Google agreed to pay $391.5 million to settle charges it misled millions of users regarding a setting that tracked location data without their knowledge, according to an agreement the company reached with a coalition of 40 state attorneys general announced Monday.
The monetary total represents the largest attorney general-led consumer privacy settlement in U.S. history, according to press releases from the Oregon and Nebraska attorneys general, who led the coalition.
The states launched a probe into Google’s location data collection and practices following an Associated Press report in 2018 that found the search engine giant continued to track people’s location data even after they opted out.
“Google uses the personal and behavioral data it collects to build detailed user profiles and target ads on behalf of its advertising customers,” said the Office of the New York Attorney General in a press release. “Location data is among the most sensitive and valuable personal information Google collects. Even a limited amount of location data can expose a person’s identity and routines and can be used to infer personal details.”
Google allegedly misled users regarding location tracking through two account settings: “Location History” and “Web & App Activity.”
“Location History” is a setting that tracks user locations and is defaulted as off, unless a user turns it on. As required, Google notified users of this setting when using its products, such as Google Maps, Google Search, Google Chrome, and other apps.
But the other setting that tracked location data, “Web & App Activity,” was defaulted as on without notifying consumers, according to the attorneys general.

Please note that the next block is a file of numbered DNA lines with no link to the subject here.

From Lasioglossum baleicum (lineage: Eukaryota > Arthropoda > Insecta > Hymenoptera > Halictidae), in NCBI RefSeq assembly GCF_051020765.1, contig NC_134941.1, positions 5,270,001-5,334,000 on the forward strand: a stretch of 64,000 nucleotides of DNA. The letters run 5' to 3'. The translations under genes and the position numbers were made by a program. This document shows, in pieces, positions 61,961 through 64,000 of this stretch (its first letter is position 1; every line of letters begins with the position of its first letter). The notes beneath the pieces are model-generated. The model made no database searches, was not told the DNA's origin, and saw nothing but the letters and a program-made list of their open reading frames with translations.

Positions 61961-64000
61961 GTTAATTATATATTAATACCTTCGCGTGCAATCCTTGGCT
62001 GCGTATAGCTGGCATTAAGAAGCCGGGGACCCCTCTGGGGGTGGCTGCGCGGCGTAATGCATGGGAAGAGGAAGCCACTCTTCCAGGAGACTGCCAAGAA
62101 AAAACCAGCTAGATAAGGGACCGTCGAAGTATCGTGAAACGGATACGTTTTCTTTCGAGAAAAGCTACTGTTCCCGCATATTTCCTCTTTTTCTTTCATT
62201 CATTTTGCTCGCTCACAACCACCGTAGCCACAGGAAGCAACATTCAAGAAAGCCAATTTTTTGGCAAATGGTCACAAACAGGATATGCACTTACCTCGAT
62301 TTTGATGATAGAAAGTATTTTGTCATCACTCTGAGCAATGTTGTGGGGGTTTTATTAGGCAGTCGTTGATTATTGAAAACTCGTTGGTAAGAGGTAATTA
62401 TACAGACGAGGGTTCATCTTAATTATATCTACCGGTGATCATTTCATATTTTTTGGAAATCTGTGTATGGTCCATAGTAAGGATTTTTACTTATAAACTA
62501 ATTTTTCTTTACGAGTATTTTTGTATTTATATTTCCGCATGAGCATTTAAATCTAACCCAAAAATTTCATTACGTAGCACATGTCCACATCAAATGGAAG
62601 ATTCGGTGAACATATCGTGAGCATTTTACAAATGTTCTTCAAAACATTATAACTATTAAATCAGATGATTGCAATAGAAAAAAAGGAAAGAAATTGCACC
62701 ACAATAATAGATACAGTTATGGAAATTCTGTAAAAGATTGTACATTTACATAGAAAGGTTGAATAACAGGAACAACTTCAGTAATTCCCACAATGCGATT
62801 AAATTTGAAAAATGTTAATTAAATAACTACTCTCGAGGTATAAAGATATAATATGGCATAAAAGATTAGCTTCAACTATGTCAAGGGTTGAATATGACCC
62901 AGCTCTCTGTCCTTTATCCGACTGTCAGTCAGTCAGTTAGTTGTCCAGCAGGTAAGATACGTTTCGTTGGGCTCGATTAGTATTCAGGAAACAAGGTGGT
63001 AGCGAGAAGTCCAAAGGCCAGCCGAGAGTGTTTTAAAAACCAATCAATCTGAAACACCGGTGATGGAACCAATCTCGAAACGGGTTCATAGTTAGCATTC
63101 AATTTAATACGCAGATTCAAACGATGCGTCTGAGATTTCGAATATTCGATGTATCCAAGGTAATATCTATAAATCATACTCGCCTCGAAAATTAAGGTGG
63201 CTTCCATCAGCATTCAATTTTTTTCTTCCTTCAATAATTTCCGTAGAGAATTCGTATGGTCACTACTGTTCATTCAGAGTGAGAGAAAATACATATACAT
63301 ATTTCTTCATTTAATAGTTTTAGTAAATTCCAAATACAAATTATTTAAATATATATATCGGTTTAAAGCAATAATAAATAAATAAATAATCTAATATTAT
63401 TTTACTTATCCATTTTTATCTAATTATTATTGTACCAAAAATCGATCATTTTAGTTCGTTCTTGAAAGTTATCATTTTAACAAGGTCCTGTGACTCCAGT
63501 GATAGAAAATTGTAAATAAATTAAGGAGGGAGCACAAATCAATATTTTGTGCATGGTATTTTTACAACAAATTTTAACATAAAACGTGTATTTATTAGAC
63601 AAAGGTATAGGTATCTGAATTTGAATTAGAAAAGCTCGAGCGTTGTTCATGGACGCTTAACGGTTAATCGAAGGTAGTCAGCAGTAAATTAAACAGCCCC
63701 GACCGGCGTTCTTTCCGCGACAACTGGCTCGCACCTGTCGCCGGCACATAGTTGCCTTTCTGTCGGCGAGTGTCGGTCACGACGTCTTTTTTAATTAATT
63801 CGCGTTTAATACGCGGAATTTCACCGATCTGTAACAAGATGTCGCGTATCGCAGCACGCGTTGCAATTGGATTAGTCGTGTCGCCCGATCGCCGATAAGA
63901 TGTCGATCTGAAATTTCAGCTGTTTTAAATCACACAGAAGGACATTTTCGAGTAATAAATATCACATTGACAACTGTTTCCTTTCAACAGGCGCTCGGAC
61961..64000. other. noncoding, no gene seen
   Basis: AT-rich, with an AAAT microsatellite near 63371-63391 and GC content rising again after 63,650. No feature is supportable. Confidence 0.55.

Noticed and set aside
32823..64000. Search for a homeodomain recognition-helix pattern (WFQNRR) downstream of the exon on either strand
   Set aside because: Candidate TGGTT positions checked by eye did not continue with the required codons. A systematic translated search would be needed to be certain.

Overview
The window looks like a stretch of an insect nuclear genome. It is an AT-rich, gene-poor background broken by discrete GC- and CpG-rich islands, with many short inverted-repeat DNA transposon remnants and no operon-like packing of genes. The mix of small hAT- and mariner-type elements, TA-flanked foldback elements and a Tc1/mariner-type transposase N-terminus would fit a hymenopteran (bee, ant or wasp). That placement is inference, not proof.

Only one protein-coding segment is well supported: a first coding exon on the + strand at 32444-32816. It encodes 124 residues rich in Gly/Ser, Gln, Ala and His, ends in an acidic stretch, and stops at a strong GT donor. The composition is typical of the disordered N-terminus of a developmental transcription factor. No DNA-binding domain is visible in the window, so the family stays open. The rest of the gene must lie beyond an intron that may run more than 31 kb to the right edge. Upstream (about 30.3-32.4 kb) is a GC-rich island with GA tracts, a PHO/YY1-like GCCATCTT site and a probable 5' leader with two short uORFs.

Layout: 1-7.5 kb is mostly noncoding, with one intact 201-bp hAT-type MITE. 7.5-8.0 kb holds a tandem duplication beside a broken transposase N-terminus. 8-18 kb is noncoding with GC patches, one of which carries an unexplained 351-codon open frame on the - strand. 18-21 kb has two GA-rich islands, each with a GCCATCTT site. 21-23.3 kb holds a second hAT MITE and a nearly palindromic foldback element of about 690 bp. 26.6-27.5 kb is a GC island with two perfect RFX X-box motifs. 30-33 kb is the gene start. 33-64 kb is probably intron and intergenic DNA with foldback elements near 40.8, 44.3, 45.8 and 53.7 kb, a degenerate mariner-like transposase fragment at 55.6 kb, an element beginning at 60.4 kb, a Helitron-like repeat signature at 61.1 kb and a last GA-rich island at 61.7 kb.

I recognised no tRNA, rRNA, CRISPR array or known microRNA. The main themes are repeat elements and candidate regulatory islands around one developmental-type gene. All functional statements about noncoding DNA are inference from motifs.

Compliance considerations: As part of the settlement, as published by the New York AG, Google must be more transparent with consumers, including by:
- Showing additional information to users whenever they turn a location-related account setting “on” or “off”;
- Making key information about location tracking unavoidable for users (i.e., not hidden); and
- Giving users detailed information about the types of location data it collects and how it’s used at an enhanced “Location Technologies” webpage.
Google will begin implementing these changes in 2023, according to the Oregon AG.
Google response: In a blog post Monday, Marlo McGriff, Google’s director of product, geo, and David Monsees, product lead, search, wrote the settlement “is another step along the path of giving more meaningful choices and minimizing data collection while providing more helpful services.”
The post noted the tech giant launched auto-delete controls, incognito mode in Google Maps, and new transparency tools since 2019.
“Consistent with improvements we’ve made in recent years, we have settled this investigation, which was based on outdated product policies that we changed years ago,” said Google spokesperson José Castañeda in an emailed statement.
The company neither admitted nor denied liability in reaching the agreement.
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